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Mental Health Policy in the United States since 1950
The past half-century has been marked by major changes in the treatment of mental illness: important advances in understanding mental illnesses, increases in spending on mental health care and support of people with mental illnesses, and the availability of new medications that are easier for the patient to tolerate. Although these changes have made things better for those who have mental illness, they are not quite enough. In Better But Not Well, Richard G. Frank and Sherry A. Glied examine the well-being of people with mental illness in the United States over the past fifty years, addressing issues such as economics, treatment, standards of living, rights, and stigma. Marshaling a range of new empirical evidence, they first argue that people with mental illness—severe and persistent disorders as well as less serious mental health conditions—are faring better today than in the past. Improvements have come about for unheralded and unexpected reasons. Rather than being a result of more effective mental health treatments, progress has come from the growth of private health insurance and of mainstream social programs—such as Medicaid, Supplemental Security Income, housing vouchers, and food stamps—and the development of new treatments that are easier for patients to tolerate and for physicians to manage. The authors remind us that, despite the progress that has been made, this disadvantaged group remains worse off than most others in society. The "mainstreaming" of persons with mental illness has left a policy void, where governmental institutions responsible for meeting the needs of mental health patients lack resources and programmatic authority. To fill this void, Frank and Glied suggest that institutional resources be applied systematically and routinely to examine and address how federal and state programs affect the well-being of people with mental illness.
Juan de Ribera and Religious Reform in Valencia, 1568–1614
In early modern Spain the monarchy's universal policy to convert all of its subjects to Christianity did not end distinctions among ethnic religious groups, but rather made relations between them more contentious. Old Christians, those whose families had always been Christian, defined themselves in opposition to forcibly baptized Muslims (moriscos) and Jews (conversos). Here historian Benjamin Ehlers studies the relations between Christians and moriscos in Valencia by analyzing the ideas and policies of archbishop Juan de Ribera. Juan de Ribera, a young reformer appointed to the diocese of Valencia in 1568, arrived at his new post to find a congregation deeply divided between Christians and moriscos. He gradually overcame the distrust of his Christian parishioners by intertwining Tridentine themes such as the Eucharist with local devotions and holy figures. Over time Ribera came to identify closely with the interests of his Christian flock, and his hagiographers subsequently celebrated him as a Valencian saint. Ribera did not engage in a similarly reciprocal exchange with the moriscos; after failing to effect their true conversion through preaching and parish reform, he devised a covert campaign to persuade the king to banish them. His portrayal of the moriscos as traitors and heretics ultimately justified the Expulsion of 1609–1614, which Ribera considered the triumphant culmination of the Reconquest. Ehler's sophisticated yet accessible study of the pluralist diocese of Valencia is a valuable contribution to the study of Catholic reform, moriscos, Christian-Muslim relations in early modern Spain, and early modern Europe.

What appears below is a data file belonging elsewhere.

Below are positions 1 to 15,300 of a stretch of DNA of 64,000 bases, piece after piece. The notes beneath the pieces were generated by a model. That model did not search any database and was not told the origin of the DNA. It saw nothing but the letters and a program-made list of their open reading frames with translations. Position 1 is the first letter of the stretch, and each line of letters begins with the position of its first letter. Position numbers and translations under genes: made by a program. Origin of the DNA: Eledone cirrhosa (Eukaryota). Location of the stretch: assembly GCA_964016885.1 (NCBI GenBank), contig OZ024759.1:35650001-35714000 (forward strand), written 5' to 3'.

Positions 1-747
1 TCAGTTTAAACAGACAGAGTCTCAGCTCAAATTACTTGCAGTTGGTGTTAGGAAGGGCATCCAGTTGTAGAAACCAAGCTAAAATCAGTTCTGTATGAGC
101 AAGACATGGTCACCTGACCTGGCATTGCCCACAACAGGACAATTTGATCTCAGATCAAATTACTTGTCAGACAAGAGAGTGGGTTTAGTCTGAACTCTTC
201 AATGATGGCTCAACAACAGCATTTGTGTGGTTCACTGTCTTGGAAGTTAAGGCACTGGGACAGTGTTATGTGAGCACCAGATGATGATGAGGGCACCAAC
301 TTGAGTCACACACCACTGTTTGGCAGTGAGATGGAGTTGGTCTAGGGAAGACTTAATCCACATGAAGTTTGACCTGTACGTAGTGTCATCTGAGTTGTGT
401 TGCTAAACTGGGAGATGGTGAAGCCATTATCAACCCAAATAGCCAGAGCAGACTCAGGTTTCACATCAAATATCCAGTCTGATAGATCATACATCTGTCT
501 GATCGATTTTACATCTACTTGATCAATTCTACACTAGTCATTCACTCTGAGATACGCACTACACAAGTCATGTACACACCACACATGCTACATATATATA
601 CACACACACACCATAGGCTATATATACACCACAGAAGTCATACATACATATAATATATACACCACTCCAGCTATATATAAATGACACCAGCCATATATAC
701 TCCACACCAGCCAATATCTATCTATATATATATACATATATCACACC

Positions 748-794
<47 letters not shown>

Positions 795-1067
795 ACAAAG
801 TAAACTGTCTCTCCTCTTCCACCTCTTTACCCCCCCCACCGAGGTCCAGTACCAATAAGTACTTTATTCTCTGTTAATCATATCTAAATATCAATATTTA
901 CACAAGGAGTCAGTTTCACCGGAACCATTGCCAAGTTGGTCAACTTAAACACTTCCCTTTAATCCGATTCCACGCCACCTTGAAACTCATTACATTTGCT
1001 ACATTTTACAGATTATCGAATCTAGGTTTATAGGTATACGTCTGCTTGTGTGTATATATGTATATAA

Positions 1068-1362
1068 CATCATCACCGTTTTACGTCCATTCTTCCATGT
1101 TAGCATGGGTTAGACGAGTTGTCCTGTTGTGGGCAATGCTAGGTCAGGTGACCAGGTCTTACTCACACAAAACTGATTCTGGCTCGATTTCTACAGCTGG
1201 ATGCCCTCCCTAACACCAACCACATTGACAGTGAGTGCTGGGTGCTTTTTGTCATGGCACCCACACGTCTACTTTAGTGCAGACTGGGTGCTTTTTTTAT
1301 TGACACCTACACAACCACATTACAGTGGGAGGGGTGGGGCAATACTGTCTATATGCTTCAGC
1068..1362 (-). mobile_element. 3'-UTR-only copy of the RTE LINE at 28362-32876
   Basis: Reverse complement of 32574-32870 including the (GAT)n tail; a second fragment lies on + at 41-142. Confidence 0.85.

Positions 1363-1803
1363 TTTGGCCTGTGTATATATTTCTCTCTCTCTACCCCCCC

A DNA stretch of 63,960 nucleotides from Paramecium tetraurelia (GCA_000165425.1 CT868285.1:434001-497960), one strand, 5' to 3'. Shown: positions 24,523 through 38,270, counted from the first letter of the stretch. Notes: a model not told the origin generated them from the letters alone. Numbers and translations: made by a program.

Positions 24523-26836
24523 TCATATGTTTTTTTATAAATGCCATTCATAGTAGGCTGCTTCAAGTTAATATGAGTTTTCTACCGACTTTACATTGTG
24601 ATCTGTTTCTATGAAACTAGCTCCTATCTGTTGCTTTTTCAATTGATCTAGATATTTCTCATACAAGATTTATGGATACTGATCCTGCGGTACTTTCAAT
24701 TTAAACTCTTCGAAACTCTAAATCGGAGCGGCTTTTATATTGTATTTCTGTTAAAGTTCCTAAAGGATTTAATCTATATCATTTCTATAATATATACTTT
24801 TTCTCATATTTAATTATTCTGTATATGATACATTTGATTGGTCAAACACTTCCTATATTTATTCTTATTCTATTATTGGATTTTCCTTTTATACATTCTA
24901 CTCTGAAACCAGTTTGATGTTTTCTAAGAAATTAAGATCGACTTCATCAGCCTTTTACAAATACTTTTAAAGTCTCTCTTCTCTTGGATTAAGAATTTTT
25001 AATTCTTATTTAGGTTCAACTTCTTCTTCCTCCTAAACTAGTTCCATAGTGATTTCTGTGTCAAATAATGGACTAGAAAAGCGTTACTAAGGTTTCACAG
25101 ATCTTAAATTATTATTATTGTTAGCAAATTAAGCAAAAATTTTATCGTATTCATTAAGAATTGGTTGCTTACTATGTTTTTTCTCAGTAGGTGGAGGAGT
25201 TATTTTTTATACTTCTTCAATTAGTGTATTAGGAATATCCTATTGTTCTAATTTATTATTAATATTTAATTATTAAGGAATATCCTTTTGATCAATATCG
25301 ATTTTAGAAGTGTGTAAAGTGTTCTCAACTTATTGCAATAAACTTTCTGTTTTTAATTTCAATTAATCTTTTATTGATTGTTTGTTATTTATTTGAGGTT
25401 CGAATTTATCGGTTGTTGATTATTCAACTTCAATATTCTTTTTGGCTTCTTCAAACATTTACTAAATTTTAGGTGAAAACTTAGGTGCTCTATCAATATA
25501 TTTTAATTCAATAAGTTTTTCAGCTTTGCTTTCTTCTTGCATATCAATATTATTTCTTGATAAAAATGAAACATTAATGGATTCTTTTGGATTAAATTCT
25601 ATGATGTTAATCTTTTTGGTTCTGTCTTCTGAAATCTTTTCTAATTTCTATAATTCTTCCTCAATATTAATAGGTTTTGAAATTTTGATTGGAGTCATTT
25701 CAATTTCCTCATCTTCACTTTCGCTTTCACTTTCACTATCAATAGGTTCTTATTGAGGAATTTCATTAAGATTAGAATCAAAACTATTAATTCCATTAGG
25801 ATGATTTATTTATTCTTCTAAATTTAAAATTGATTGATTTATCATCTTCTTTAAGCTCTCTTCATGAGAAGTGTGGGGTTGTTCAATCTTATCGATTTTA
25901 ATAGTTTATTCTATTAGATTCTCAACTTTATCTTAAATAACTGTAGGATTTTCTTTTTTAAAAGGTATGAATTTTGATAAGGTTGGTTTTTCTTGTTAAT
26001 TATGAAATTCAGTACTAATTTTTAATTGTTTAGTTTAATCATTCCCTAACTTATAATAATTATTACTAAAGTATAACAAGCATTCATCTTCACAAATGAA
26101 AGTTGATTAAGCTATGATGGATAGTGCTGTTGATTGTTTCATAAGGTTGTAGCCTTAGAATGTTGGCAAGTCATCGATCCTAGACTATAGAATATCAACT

Marseille and the Early Modern Mediterranean
Between Crown and Commerce examines the relationship between French royal statecraft, mercantilism, and civic republicanism in the context of the globalizing economy of the early modern Mediterranean world. This is the story of how the French Crown and local institutions accommodated one another as they sought to forge acceptable political and commercial relationships with one another for the common goal of economic prosperity. Junko Thérèse Takeda tells this tale through the particular experience of Marseille, a port the monarchy saw as key to commercial expansion in the Mediterranean. At first, Marseille’s commercial and political elites were strongly opposed to the Crown’s encroaching influence. Rather than dismiss their concerns, the monarchy cleverly co-opted their civic traditions, practices, and institutions to convince the city’s elite of their important role in Levantine commerce. Chief among such traditions were local ideas of citizenship and civic virtue. As the city’s stature throughout the Mediterranean grew, however, so too did the dangers of commercial expansion as exemplified by the arrival of the bubonic plague. Marseille’s citizens reevaluated citizenship and merchant virtue during the epidemic, while the French monarchy's use of the crisis as an opportunity to further extend its power reanimated republican vocabulary. Between Crown and Commerce deftly combines a political and intellectual history of state-building, mercantilism, and republicanism with a cultural history of medical crisis. In doing so, the book highlights the conjoined history of broad transnational processes and local political change.
A Comparative Study of Sacrifice